Portland design-build collaboration with Steelhead Architecture liberates 1955 bath.
“As a team, we wanted to carve a period bathroom into this very period-oriented home,” explained Hammer & Hand’s Christopher “Coop” Cooper about our recent bath remodel in a 1955 home in Portland’s Dolph Park neighborhood.
While built in the mid-century, the pre-existing bathroom didn’t enjoy the clean lines and elegant geometry that typifies Mid-Century Modern design. And the avocado sink, toilet and tub weren’t what you’d call timeless. They had served a good, useful life. It was time for a rebirth of the space.
The homeowners, one a designer at Nike, care enough about period modernism that they’ll drive across the state for the right piece with which to outfit their home. Mid-Century design is both a passion and a unifying theme in the house.
Gabe Headrick of Steelhead Architecture was a clear choice as designer, with his command of the modern aesthetic. Hammer & Hand’s Patrick Conrad and his team of Jason Woods and Andrew Williamson built the project, with cabinetry and vanity by Big Branch Woodworking.
This before/after image (“before” pictures come courtesy of Steelhead Architecture, “after” by bright designlab) shows how Steelhead’s design opened up the space. The vanity is walnut and laminate finish. The floor is marmoleum.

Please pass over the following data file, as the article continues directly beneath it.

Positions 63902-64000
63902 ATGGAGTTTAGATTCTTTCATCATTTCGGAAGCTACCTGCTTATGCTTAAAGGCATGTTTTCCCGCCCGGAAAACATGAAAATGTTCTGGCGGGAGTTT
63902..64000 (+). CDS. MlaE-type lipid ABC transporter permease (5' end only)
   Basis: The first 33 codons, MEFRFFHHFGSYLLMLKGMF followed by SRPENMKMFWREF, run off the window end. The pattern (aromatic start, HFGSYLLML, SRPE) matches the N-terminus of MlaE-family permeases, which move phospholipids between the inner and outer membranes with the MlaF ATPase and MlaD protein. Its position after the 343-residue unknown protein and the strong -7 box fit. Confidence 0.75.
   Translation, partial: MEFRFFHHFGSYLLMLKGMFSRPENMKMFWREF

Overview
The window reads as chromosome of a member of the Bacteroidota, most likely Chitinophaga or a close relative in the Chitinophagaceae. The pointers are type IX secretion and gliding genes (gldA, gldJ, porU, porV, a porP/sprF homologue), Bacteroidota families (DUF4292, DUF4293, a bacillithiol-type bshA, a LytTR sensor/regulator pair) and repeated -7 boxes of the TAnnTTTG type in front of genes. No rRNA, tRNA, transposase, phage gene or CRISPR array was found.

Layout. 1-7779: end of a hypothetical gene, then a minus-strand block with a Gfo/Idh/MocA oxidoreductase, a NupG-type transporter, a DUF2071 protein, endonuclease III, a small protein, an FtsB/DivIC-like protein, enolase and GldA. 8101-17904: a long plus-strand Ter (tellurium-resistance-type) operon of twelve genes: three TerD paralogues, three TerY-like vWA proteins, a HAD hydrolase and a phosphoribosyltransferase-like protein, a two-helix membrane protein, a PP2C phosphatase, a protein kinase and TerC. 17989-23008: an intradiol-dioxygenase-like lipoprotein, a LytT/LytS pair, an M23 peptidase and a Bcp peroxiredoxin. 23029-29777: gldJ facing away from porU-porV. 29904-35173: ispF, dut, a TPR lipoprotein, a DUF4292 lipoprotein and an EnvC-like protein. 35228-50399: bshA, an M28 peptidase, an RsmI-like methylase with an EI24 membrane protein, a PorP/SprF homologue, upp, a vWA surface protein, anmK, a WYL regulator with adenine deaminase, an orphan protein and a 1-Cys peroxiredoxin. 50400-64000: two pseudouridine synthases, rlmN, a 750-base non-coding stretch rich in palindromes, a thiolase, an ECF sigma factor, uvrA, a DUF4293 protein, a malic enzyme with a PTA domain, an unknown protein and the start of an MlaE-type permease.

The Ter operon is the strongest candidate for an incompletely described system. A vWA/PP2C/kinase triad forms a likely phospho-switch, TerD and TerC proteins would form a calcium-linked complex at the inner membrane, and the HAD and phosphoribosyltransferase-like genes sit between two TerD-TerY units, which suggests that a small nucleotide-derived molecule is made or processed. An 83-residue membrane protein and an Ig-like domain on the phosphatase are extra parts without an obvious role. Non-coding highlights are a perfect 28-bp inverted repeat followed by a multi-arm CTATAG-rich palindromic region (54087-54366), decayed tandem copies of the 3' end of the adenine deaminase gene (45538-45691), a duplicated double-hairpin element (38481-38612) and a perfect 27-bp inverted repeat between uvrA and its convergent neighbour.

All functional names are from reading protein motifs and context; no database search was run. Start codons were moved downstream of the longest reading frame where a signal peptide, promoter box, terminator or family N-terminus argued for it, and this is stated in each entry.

A view across the vanity to the toilet space.
In addition to removing the tub, the team eliminated a soffit that pushed down above the shower/tub. Space for the new built-in shelving and cabinets came thanks to careful resizing of the tub on left and a hallway closet coming in from the right.
Teal adds a welcome touch of color to a beautifully restrained palette.
Custom rectangular knockouts serve as drawer pulls, in negative.
Despite the tub’s reduced footprint (to accommodate the built-in at right), the new shower/tub combination feels more spacious, thanks to white tile and increased vertical space.
The walnut, laminate, and teal palette of the vanity extends to built-in shelves and cabinets.
This project represents an exemplary application of Mid-Century Modern design, applied in the new millennium, to improve a 1955 home. What a cool fusion of time and aesthetics.
– Zack (Connect with me at +ZacharySemke)Back to Field Notes